The Covid-19 pandemic is what gave Shayne Harper the big push he needed to change careers.
Having worked as an inflight service coordinator with Air New Zealand for five years and before that Qantas for 10 years, he had got comfortable with the lifestyle but his previous vocation kept returning to the front of his mind.
“I live right next door to the village here in Lynfield and had been watching it being built as I drove past every day.
“I often thought maybe I should apply but I just didn’t have time. I could already see myself coming back to caring though.”
Shayne had completed the first year of his nursing degree before being persuaded to give the airlines a try but with planes grounded due to pandemic and a pending redundancy, he finally took the chance to follow up.
“I googled Ryman and saw it had got good reviews and had a great reputation. I thought ‘who wouldn’t want to work for them?’”
He went online to the Ryman careers website and submitted his application for caregiver in the Special Care Unit.
The following week, he got a call from Michelle Barnard, the Assistant to the Manager, who conducted their interview over Zoom due to the Level 4.
“It was a nice way of doing it, it was quite relaxing. Michelle asked the usual questions but I could tell from her warmth that it was going to be a nice place to be.”
He didn’t have long to wait for an answer either: “I found out the next day that I’d got the job. She said ‘can you start at 9am?!’”
Shayne embarked on a steep learning curve as so much had changed since he had worked in care in a hospital setting 15 years ago.
“The thing that struck me the most was the technology,” says Shayne. “Ryman is top of the game with all the mod cons.
“When I was caring it was all done on paper but here we type it straight into the tablet or computer.”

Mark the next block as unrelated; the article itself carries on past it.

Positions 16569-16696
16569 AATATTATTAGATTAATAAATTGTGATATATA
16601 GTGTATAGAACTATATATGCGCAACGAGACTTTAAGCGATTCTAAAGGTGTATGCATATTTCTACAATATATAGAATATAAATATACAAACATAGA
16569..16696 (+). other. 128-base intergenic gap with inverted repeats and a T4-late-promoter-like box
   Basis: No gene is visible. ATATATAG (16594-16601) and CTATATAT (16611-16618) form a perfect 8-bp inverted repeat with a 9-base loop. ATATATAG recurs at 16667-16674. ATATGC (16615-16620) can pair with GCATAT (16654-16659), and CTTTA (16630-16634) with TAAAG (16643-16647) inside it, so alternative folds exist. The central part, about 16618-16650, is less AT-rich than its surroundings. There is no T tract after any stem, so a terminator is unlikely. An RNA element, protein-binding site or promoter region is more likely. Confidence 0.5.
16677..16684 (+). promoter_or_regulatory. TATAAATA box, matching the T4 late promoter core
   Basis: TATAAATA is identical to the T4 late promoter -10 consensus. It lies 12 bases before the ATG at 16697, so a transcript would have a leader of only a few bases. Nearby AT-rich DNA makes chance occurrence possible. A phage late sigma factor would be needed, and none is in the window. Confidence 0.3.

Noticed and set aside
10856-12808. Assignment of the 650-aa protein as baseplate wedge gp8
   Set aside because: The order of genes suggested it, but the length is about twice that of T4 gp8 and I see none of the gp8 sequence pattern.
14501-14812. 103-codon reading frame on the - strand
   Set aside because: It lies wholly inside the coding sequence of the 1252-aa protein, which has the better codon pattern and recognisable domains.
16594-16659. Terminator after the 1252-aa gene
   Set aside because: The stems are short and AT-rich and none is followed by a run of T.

The management style was a big shift for Shayne too, but in a very positive way.
“Back in the day you would have the matron and it was very hierarchical. Now it’s a real team and everyone’s input is equally valued.
“Because I had come from a leadership role it has really been like starting all over again for me but no one has made me feel bad about that.
“There’s been so much for me to learn there has really been no time for me to feel upset about my redundancy because I’m so focused on this. I’m just very, very grateful.”
Shayne hadn’t experienced dementia care before but has been blown away by the approach that Ryman takes, where staff work more like a care companion enabling or guiding residents to be as independent as possible in a more homely environment rather than being focused on getting through a list of tasks.
“It’s nothing like the old style of resthomes. Ryman goes out of its way to ensure they have everything they need, and invests so much to make things just like home.”
Sometimes if residents get a bit confused as to where they are Shayne reassures them.
“I say ‘you’re in a five star hotel or a cruise ship that doesn’t move and instead of waiters and waitresses our people genuinely care and want to look after you.’ They really love that!”
As the village has moved from Level 4 to Level 1, Shayne has enjoyed working without being head to toe in personal protective equipment (PPE) and seeing the interactions between the residents and their relatives.
Now with his eye firmly on finishing his nursing degree, he is relishing every day at his home away from home.
“I actually love it down here in special care. It’s just so homely, sometimes it’s hard to leave!
“Last night when I drove past the village I saw which lights were on and said ‘Ooh, Lilian’s still awake…!
“We’re like a real family here. My meeting just before was about being family and treating our residents like they’re your aunt and uncle.”
He adds: “I couldn’t think of a job that’s more rewarding than this, going home at the end of the day knowing you have made someone happy.”